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"An Inspector Calls" By J.B.Priestly - the character of Birling

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"An Inspector Calls" By J.B.Priestly J.B.Priestly's aim in writing "An Inspector Calls", was to show how the rich disrespect the poor. To place shame on the rich and prove you cannot hide behind money and titles, Priestly is attacking rich people's attitudes towards the poor, not how much money they have. By using the character of Mr Birling, he shows the audience how they can sometimes resemble him. Priestly asks the audience how they treat the poor and see if they understand how selfish they are towards them. Priestly does this through Mr.Birling's self interest and pride. Priestly already explains how the Birling family are before one word is spoken. In the stage directions we discover that the family are not warm or loving: 'The general effect is substantial and heavily comfortable, but not cosy and homelike.' Their house reflects their relationship. They do not have a cosy and homelike relationship but they have a comfortable and substantial connection. They disregard truth and honesty; they only care about their appearances. This also continues with Mr.Birling, Priestly describes Birling in the stage directions: 'Arthur Birling is a heavy looking, rather portentous man in his middle fifties with fairly easy manners but rather provincial in his speech.' ...read more.


If we were all responsible for everything that happened to everyone we'd had anything to do with, it would be awkward wouldn't it?' Even now Mr.Birling is refusing to accept any responsibility for Eva's death. He is to selfish to realise, that he played apart and does not respect that Eva has died, and he has acted vain towards the whole situation. Mr.Birling inability to accept any responsibility for his actions automatically apposes Priestly's view on life. Priestly hopes for a world where people help each other out, but Mr.Birling contradicts this view. This is not the only reason he is disliked. He is disliked because he is a hypocrite, he tells Eric to face up to his responsibilities: 'It's about time you learnt to face a few responsibilities.' It seems ironic that he wants Eric to learn to deal with his responsibilities, when he won't learn to deal with his own. The audience feels like Mr.Birling thinks he is better than his past actions. Showing how selfish and desperate Birling is. Mr Birling believes that his social status offers him the opportunity to rule over a situation. He is arrogant and believes he is above other people. ...read more.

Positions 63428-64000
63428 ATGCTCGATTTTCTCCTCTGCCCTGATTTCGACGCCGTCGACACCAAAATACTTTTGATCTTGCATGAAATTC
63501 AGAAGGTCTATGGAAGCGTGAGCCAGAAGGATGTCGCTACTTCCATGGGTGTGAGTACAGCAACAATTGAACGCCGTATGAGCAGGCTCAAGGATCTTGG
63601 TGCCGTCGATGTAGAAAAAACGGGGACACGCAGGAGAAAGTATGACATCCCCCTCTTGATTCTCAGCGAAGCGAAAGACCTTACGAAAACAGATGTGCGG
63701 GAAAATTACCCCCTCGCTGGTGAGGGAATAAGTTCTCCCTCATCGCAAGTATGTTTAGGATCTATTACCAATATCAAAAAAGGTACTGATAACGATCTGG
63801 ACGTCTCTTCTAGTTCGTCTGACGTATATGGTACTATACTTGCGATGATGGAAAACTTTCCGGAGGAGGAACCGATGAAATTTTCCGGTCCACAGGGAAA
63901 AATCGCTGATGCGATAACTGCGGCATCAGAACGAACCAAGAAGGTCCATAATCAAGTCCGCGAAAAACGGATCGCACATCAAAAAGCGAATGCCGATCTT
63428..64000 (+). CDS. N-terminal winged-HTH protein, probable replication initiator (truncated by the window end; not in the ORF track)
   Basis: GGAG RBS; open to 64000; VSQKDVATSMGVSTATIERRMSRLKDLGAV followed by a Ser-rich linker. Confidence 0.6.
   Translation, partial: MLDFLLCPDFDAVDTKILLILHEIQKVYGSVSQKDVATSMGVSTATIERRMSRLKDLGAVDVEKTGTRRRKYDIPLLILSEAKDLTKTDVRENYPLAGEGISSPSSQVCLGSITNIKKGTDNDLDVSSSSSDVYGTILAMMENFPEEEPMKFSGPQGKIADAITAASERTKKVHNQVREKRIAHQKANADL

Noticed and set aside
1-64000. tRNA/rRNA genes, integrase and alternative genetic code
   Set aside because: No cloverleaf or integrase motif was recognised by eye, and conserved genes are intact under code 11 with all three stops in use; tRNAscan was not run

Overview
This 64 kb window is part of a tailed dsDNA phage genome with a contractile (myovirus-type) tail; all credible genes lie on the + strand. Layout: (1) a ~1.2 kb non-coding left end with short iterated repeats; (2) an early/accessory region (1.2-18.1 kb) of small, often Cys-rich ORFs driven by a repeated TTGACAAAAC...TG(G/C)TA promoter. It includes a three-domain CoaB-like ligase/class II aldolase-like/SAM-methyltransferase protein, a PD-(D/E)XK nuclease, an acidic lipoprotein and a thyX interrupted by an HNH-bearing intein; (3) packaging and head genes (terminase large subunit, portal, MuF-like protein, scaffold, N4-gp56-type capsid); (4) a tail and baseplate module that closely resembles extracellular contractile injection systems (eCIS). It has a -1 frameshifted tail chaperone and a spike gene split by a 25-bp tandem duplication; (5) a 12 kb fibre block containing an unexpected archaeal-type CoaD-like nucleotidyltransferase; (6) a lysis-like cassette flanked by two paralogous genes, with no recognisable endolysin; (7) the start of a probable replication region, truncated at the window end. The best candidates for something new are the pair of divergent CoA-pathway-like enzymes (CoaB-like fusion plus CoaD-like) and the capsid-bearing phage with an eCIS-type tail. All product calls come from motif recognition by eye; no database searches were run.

This causes annoyance and frustration. Then another call tells us how a girl has died and an inspector is coming around. The audience's reaction is just simple joy. You feel the frustration lift, the potential anger disappear and it is replaced with relief and satisfaction. At the end of the play I had definitely decided Mr.Birling is dislikeable, and was pretty surely the most dislikeable character over all. There are many reasons to suggest the he is just the worst of many evils, but his refusal to accept any responsibility for Eva's death proves that he is generally selfish. He has no remorse for his actions showing how involved he is with hi future and how he can benefit himself. He is a head figure of a large household who should have achieved more. Disapprovingly selfish as a father and overly controlling as a boss, he shows how vain and self-serving he definitely is. Priestly used Birling to make a point, and needed Birling to be the most dislikeable character. Making Birling selfish and arrogant ensures the audience will dislike him. Birling is an insolent character, the way he ignores his actions and refuses to accept any responsibility for his consequences ensures that the audience will dislike him. This ultimately ensures Priestly's point about treatment towards the poor is certainly received. ...read more.

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